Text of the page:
THIS is with reference to the article on schoolchildren being punished for not paying attention in class by having burning camphor put on them by a teacher (“Fortnight”, “‘Camphor treatment’ in primary school”, July 8). If children live with criticism, they learn to condemn. Similarly, if they live in shame, they learn guilt; if they live in hostility, they learn to fight; and if they live with ridicule, they learn only shyness. Further, schoolchildren get tired because they have to carry school bags full of books. This can be avoided if the use of loose papers are encouraged in all schools. These can be filed safely once the children return from school. Children will be less tired and be able to pay attention in class.

Similar to the Railways’ slogan of “less luggage, more comfort”, school authorities should follow the slogan of “less books, more knowledge” and also “less punishment, more encouragement”.

A.J. Rangarajan, Chennai

Gujarat pogrom

THE book “Gujarat Files” authored by the intrepid writer Rana Ayyub is an excellent piece of investigative journalism (“On the trail of the real culprits”, July 8). In light of the recent judgment on Gulberg Society massacre case and the insights provided in this book, aspects of the Gujarat riots and Amit Shah’s role in encounter killings need a fresh look. Not surprisingly, the book is not available in Ahmedabad or elsewhere in Gujarat.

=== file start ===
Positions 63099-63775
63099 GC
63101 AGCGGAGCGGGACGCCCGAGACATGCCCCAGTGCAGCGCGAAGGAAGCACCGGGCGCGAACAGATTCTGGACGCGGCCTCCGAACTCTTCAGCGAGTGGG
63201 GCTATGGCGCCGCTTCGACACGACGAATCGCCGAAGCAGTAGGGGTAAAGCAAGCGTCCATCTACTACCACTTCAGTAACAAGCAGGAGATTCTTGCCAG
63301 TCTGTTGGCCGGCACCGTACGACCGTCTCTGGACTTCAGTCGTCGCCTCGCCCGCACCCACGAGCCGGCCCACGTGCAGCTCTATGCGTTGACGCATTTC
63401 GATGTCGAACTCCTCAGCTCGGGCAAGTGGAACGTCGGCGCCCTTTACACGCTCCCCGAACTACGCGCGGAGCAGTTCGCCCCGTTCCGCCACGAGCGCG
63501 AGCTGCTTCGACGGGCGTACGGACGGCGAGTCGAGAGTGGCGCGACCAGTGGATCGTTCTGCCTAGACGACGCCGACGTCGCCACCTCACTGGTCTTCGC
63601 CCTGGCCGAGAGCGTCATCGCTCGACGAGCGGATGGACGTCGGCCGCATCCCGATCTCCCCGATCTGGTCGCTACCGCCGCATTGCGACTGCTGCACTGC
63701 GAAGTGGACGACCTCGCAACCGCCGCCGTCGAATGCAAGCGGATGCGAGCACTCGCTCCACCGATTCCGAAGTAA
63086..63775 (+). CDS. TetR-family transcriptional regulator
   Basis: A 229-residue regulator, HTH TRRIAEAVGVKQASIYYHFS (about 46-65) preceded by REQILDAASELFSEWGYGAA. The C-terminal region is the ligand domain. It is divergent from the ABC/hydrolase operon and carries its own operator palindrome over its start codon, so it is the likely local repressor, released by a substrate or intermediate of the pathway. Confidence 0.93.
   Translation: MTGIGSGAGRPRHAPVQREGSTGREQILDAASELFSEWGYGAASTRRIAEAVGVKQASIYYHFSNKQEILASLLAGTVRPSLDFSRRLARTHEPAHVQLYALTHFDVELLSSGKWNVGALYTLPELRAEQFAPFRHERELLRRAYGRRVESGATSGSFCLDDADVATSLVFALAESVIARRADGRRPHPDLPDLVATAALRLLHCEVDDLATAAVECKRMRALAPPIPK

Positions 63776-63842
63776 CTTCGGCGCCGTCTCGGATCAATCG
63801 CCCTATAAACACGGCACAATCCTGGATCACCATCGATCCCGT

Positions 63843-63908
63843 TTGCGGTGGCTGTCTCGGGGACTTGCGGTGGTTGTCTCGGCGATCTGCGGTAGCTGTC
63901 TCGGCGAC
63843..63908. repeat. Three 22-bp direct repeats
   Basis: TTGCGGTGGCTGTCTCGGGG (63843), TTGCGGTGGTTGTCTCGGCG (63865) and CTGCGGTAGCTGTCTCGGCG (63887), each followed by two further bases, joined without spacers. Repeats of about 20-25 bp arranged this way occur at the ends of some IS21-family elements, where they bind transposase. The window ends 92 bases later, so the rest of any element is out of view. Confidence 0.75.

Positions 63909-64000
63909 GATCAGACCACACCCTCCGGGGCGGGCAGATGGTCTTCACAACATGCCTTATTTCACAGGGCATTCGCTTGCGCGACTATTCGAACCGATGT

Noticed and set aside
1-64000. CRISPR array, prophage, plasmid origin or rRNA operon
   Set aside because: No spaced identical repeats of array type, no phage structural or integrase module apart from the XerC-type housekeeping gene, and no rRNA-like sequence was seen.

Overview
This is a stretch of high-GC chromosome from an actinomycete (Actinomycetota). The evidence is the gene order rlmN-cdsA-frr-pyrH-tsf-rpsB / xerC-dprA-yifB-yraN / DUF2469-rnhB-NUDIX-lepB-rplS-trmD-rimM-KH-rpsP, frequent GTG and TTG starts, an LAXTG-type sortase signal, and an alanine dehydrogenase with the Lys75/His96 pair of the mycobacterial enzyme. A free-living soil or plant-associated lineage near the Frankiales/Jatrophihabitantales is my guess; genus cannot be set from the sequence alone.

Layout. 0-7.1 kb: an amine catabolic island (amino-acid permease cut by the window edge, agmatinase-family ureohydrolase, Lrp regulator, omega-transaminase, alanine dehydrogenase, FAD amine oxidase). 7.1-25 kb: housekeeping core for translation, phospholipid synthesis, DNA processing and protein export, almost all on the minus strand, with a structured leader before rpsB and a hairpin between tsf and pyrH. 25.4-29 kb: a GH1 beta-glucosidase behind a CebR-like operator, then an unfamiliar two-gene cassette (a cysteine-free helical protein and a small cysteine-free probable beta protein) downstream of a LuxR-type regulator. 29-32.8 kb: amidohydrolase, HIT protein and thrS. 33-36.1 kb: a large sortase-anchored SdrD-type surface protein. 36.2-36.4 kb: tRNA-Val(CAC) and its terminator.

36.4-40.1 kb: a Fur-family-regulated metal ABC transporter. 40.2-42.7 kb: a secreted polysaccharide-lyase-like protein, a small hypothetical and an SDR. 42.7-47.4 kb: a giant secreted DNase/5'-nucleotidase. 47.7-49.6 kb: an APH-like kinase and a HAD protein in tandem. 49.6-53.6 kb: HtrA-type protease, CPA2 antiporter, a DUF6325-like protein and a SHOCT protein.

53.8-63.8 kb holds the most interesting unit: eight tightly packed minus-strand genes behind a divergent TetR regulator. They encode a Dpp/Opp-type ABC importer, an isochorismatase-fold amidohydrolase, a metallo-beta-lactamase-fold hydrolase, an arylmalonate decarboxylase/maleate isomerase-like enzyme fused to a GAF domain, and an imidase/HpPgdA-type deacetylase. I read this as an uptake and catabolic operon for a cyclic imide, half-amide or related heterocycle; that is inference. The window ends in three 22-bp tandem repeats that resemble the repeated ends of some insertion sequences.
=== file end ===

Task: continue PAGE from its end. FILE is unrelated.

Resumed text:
N.C. Sreedharan, Kannur, Kerala

Censor board

THE Bombay High Court’s ruling in the case relating to the film “Udta Punjab” is welcome (“On a cutting spree”, July 8). The ruling was a slap in the face of CBFC Chairman Pahlaj Nihalani for acting like a one-man army trying to curb creativity. The court’s ruling sets a good precedent and is a stark reminder to the CBFC that its job is to certify films and categorise them, not censor them.

K.R. Srinivasan, Secunderabad, Telangana

NOW that the Bombay High Court has cleared “Udta Punjab” with just one cut, should not Nihalani, who had recommended as many as 86 cuts in the movie, resign? At a time when the content of movies made in India is maturing and many movies are being made with clear-cut messages for society, the censor board should not be a tool of the Central government.